21 APRIL 1979, Page 31


Hard Chardin

John McEwen

The great Chardin retrospective ends in Paris on 29 April (Grand Palais, closed Tuesdays). All his most famous works are included, with the exception of the Chicago Institute of Art's 'White Tablecloth', and .many lesser things besides, including some of his rare drawings, a catch in all of 139 outright attributions, with two or three n. ear certainties thrown in. If you fail to see it in Paris it may be worth remembering for some that it will be viewable in America at the Cleveland Museum of Art (6 June to 12 August) and the Museum of Fine Arts, 13. oston (18 September to 19 November). It Is impossible to understand why we have been denied the chance to see it here.

Chardin is not an easy artist. He is very approachable, but that is not quite the same thing. Not many of his paintings fight for attention. On the contrary, seen all of a Piece for the first time they present a dismayingly uniform spectacle both in colour, size and content. In some cases the dim browns may be an accident of age. Chardin was a vetY slow and revisionary artist who overPainted a lot, and the chemical effects of this and varnish discoloration have undoubtedly taken their toll. Contemporary critics some1m es complained of his gaudiness. But nothing can excuse his cabinet scale and studious rePetitionof cooking and housework themes. There is a larderful of rabbits hanging by one leg, a cupboardful of copperware laid out on ledges, peaches by the basketful, a vat of red wine at least if you were to pool the contents of every glass, mug and bottle he ever painted. Anyone chiefly familiar With 'The Schoolmistress' and 'The House Of Cards' from the National Gallery, the vase of flowers from the Scottish National Gallery, or beguiled into anticipating more of the same by the image of 'The Little Girl With a Shuttle-cock' on the exhibition posters, will be disappointed. These pictures are atypical of his oeuvre as a whole: the most ovel in design, the rarest in subject, at least in terms of his surviving work, and among the best he ever painted. Appreciation of the rest comes slowly for the most part, especially if English expectations have been dashed, because the point of all Chardins is that the subject described is less important than the method of description. 'One paints with emotions, not with colours,' he said.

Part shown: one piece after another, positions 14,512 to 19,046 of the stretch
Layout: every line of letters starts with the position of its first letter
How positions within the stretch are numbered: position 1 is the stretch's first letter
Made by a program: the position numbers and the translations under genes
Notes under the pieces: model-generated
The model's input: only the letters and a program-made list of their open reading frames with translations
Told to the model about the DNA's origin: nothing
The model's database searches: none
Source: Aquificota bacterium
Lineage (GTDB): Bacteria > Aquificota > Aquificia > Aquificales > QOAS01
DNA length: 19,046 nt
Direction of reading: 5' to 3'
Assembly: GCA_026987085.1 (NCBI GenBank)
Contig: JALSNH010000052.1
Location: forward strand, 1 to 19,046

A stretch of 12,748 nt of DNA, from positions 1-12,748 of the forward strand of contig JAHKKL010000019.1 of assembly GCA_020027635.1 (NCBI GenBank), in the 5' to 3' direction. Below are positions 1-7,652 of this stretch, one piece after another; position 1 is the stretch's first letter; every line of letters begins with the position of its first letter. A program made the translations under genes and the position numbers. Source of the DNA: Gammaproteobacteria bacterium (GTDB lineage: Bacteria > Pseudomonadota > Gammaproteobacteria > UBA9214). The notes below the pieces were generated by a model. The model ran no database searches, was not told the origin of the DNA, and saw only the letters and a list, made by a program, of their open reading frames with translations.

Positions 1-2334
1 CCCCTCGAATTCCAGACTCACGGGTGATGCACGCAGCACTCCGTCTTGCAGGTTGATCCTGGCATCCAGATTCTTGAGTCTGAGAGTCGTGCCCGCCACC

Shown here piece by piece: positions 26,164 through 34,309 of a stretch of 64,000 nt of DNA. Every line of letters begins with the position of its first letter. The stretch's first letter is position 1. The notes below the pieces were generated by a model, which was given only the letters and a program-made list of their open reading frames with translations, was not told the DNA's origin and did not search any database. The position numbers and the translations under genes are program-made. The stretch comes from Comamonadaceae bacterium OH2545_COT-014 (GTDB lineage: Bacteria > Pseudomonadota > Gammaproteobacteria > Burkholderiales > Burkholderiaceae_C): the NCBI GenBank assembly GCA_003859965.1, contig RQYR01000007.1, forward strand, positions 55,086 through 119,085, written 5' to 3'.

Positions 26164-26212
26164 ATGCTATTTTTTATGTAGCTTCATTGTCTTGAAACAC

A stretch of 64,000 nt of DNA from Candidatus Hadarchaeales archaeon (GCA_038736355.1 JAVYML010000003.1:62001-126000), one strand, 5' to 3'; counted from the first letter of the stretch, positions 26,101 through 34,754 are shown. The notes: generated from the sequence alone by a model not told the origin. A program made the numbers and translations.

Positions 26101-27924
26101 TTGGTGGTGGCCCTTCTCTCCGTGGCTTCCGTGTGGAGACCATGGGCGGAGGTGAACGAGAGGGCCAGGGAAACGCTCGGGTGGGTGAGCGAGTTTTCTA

This paramount desire for self-expression Coupled with his simplification of still-life Painting, after the allegorical and mimetic excesses of the Dutch and, in France, °LidrY, make him perhaps the most direct forerunner of modern art. A late masterpiece, 'The Basket of Wild Strawberries', reduces the composition to the three comPonents of natural structure — cylinder, sphere and cone — named by Cezanne almost a century and a half later: a glass of water the cylinder, peaches the sphere, the strawberries heaped behind into a central cone. And, of course, Cezanne was one of his most ardent admirers. But it is typical of Chardin's depth that Cezanne's bete noire, Van Gogh, should have found him equally inspiring for the warmth of his grays and pleasure in simple things. The highest accolade is obviously to be a painter's painter, and Chardin was accorded that distinction by his contemporaries just as readily as by descendants too numerous to name, from Courbet to Matisse, Braque to Morandi. The neutrality of the subjectmatter, the consistently high standard and deft improvisation maintained and perfected through a professional -career that lasted almost 60 years, demand that his pictures be properly contemplated if the secrets they have held for so many great artists are to be discovered, and that is difficult to do in the scrum of a crowded exhibition. But if they are not to be fathomed at least they can be apprehended: in the delicacy of touch that can equate the velvet of a rabbit's ear with the skin of a peach, and the gravity of their progress from the hideous face of 'The Ray', like a demon out of Bosch, to the Hogarthian honesty of the self-portrait of his old age.